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Definition: Arzner, Dorothy from The Hutchinson Unabridged Encyclopedia with Atlas and Weather Guide

US film director and scriptwriter. Azner was the only femal director working in Hollywood in the 1930s. Her debut film was the 1927 Fashions for Women, and she went on to direct 15 more films. During World War II, Arzner made training films for the US Women's Army Corps. She was never allowed to direct again, and her pioneering role was not recognized until the 1980s.


Summary Article: Arzner, Dorothy from Chambers Biographical Dictionary

1897-1979

US film director

Born in San Francisco, she studied medicine at the University of Southern California and became a volunteer ambulance driver during World War I. She began her film career as a script typist in 1919, then, diligently learning the craft of film-making, she progressed from script supervisor to editor on such important silent features as Blood and Sand (1922). Encouraged by director James Cruze (1884-1942), she edited several of his westerns including The Covered Wagon (1923) and Old Ironsides (1926), which she also wrote. After making her directorial debut with Fashions for Women (1927), she directed Paramount's first sound feature Wild Party (1929). Her best-known films include Merrily We Go To Hell (1932), Christopher Strong (1933) and Dance,Girl Dance (1940). The only major woman director in Hollywood in the 1930s, she worked with many of the top female stars of the era, such as Clara Bow, Claudette Colbert and Katharine Hepburn.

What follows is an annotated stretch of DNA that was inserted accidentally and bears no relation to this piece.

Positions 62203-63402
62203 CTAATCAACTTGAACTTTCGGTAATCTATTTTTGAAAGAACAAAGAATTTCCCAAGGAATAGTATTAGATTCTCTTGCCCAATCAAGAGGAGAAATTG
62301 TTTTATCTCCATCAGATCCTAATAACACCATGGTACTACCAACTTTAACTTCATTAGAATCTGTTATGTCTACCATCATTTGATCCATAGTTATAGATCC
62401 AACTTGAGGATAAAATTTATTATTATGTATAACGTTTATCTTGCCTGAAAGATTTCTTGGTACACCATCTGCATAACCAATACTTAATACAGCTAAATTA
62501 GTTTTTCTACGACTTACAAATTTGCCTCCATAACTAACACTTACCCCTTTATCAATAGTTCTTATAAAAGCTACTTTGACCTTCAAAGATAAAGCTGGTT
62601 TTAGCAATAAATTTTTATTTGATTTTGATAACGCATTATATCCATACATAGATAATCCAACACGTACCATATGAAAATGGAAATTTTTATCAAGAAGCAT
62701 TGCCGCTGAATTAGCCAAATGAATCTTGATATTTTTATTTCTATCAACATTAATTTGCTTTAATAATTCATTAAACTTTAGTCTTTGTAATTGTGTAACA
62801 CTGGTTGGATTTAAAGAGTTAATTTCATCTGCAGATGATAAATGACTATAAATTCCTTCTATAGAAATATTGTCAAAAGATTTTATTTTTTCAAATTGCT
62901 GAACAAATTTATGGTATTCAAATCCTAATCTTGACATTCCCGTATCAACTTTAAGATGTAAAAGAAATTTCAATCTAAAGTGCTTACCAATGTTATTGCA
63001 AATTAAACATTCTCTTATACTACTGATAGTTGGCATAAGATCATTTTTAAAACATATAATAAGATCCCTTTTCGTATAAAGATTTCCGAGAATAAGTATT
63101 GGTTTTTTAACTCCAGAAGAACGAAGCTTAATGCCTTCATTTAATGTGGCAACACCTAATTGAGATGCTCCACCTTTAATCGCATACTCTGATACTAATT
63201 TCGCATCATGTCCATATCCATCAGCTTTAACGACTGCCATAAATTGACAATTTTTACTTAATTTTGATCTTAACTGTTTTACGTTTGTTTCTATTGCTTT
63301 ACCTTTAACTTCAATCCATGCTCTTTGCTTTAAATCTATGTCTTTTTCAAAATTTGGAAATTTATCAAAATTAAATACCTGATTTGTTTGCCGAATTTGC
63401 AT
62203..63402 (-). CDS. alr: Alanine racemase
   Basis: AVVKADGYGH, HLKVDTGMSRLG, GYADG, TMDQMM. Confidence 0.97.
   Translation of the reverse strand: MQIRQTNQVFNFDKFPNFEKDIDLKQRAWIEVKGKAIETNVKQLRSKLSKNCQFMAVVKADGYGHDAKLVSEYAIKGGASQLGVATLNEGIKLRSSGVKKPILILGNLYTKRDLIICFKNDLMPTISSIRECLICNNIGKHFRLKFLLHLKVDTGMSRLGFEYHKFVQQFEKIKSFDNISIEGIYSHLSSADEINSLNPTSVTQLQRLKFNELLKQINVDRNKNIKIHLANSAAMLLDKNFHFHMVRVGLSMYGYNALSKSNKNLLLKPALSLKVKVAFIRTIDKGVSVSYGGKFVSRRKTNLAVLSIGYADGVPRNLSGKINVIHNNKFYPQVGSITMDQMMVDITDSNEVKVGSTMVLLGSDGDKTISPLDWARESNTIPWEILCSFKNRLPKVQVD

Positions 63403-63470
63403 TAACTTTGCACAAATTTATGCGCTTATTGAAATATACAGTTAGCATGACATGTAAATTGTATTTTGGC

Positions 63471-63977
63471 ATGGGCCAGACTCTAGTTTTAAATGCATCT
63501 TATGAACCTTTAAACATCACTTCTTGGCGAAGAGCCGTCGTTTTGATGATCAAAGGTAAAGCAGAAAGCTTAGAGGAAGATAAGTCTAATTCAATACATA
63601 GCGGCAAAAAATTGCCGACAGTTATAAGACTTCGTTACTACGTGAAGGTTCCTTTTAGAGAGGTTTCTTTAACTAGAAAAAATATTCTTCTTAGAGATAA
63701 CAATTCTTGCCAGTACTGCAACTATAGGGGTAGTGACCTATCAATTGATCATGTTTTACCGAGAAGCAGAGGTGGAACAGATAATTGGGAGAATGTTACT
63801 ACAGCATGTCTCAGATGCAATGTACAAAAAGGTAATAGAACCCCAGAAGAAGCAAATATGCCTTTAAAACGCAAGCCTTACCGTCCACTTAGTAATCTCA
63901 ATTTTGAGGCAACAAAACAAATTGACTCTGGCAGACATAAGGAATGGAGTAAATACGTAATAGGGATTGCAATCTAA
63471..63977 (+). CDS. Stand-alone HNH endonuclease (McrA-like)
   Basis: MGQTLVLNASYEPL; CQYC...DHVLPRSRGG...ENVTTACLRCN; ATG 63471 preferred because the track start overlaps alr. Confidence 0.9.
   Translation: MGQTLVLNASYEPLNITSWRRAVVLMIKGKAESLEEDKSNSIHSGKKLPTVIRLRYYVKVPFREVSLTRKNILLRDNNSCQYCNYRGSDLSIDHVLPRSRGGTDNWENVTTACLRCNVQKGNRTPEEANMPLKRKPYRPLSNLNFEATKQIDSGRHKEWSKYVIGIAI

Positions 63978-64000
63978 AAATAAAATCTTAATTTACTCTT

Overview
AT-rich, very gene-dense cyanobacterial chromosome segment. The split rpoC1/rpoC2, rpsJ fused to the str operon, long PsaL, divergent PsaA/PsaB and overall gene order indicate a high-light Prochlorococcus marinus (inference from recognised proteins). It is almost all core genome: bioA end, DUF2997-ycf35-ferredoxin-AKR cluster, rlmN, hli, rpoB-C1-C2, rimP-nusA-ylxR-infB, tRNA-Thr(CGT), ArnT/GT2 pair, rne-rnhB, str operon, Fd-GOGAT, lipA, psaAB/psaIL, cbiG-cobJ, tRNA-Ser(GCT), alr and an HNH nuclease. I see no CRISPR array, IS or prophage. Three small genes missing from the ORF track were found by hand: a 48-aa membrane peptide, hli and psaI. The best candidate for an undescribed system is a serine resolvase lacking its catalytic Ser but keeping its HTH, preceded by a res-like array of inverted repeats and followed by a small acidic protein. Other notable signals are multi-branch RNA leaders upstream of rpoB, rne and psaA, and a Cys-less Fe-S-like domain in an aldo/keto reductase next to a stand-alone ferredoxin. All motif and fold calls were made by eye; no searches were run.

• Mayne, Judith Directed by Dorothy Arzner (1994).
© Chambers Harrap Publishers Ltd 2011

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